Husein Sugar Mills Limited (PSX: HSM) was established under the Companies Act, 1913 (now, Companies Act, 2017). The company manufactures and sells sugar and its byproducts. At its manufacturing facility located in District Faisalabad.
As at September 30, 2021, over 61 percent shares are held by the directors, CEO, their spouses and minor children. Within this category, Chairman Mian Ahmed Ali Tariq and Mian Mustafa Ali Tariq, the CEO of the company are major shareholders. The general public holds nearly 37 percent shares, while the remaining roughly 2 percent shares are with the rest of the shareholder categories.
Historical operational performance
Over the years, Husein Sugar Mills has witnessed a fluctuating topline, with gross and operating margins in the last six years remaining relatively stable till MY21. Net margin, however, saw a sharp decline in MY20 before improving again in MY21.
In MY17, revenue grew by close to 23 percent, to reach almost Rs4 billion in value terms. This can be attributed to the increase in volumes as the company claims it has crushed the highest quantity of sugar cane and produced the highest quantity of sugar at the highest recovery rate to date. Sugar production was at 65,024 metric tons, compared to 46,861 metric tons in MY16, whereas recovery rate improved to 9.85 percent. The higher revenue resulted in the highest gross margin seen, at 12.6 percent. This also trickled to the bottomline, with net margin also recorded at a better over 5 percent, compared to 3.7 percent in MY16.
Revenue contracted by 28.5 percent in MY18 to fall below Rs3 billion. Sugar production reduced to 55,331 metric tons at a recovery rate of 9.21 percent. This can be attributed to a decline in selling prices that have remained low for a large part of the year. This is due to a situation if surplus product in the market. With lower prices, profitability was also affected as gross margin reduced to 9.4 percent for the year. This also trickled to the bottomline, with a net margin of 1.3 percent. The change in net margin is more pronounced due to the rise in finance expense owing to a rise in short term borrowings that could not be offset by a substantial rise in other income of Rs73 million.
Topline bounced back in MY19 as it grew by nearly 35 percent to reach Rs 3.7 billion. This was attributed to an improvement in selling price, rather than volumes. Foreseeing an increase in price, the company adopted a conservative selling strategy by retaining sugar to sell at a higher price. On the other hand, quantity of sugar cane crushed during the year reduced by 18 percent due to unavailability of sugar cane. However, holding the inventory caused cost of production to increase, thus gross margin fell to 6.46 percent. However, other income witnessed a significant rise to Rs 460 million sourced through fair value gain on short term investments. This raised the net margin to an all-time high of 7.88 percent, with net profit also reaching a peak of Rs 293 million.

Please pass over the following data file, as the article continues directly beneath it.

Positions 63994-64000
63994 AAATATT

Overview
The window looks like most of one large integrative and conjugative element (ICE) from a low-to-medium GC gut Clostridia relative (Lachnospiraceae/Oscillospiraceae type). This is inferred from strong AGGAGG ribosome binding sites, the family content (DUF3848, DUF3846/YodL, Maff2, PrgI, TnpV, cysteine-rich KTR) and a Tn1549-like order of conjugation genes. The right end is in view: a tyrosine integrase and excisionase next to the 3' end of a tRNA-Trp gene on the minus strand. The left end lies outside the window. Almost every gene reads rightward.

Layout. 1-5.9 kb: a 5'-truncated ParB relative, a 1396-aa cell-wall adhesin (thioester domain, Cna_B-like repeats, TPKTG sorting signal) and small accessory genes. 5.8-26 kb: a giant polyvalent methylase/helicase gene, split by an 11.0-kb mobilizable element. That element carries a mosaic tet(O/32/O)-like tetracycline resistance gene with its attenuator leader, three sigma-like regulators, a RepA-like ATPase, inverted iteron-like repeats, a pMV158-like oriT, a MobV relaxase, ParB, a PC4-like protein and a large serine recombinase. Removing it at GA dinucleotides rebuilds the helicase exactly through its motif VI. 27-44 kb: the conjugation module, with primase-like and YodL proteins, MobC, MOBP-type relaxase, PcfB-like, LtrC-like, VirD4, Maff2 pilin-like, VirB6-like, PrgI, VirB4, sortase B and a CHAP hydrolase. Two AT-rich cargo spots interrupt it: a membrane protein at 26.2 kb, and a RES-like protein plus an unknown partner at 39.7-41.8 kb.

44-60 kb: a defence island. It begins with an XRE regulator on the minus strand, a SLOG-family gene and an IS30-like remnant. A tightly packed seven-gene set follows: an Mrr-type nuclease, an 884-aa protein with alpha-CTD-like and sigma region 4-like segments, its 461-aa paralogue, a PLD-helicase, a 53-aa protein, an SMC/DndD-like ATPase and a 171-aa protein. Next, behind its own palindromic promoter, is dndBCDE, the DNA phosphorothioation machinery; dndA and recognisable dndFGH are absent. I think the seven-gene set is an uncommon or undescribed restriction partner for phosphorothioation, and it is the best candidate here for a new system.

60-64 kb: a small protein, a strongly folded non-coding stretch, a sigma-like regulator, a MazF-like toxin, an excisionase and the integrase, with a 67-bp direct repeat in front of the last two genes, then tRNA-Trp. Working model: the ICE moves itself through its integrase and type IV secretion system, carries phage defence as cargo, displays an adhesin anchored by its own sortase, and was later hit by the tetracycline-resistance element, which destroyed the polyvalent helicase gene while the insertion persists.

In MY20, topline contracted by over 20 percent to fall below Rs 3 billion again. The decreased sales revenue was due to majority of the inventory sold after the close of the financial year. Inventory was held for a long period of time to offset the high cost of production seen last year. As a result, gross margin for the year increased to almost 10 percent. But with a drop in other income to Rs 118 million, compared to last year’s Rs 460 million, coupled with a substantial rise in finance expense due to rising interest rates, the company was unable to cover its expenses, and thus incurred a loss of a significant Rs 289 million.
Topline in MY21 more than doubled to reach Rs 6 billion in value terms. Sugar production rose to 74,564 metric tons compared to 43,307 metric tons in MY20 at a recovery rate of 9.12 percent. The substantial rise in revenue is a result of completion of Phase 2 of the company’s Efficiency Improvement Project. The company eliminated administrative bottlenecks, experienced a longer crushing season and adopted technical efficiencies that resulted in higher quantity of sugar cane crushed. However, due to rising sugar cane prices, cost of production grew to over 92 percent of revenue, reducing gross margin to 7.7 percent. Due to some increase in other income, however, the company was able to post a nominal net profit of Rs 23 million.
Quarterly results and future outlook
Revenue in the first quarter of MY22 was higher by 32 percent year on year, while cost of production continued to consume a larger share in revenue as raw material prices, along with other expenses due to inflationary pressures moved upwards. Therefore, profitability was lower at a net margin of 3.6 percent compared to nearly 20 percent in 1QMY21. Moreover, sugar prices are expected to rise throughout 2022 while production is expected to be similar as last year.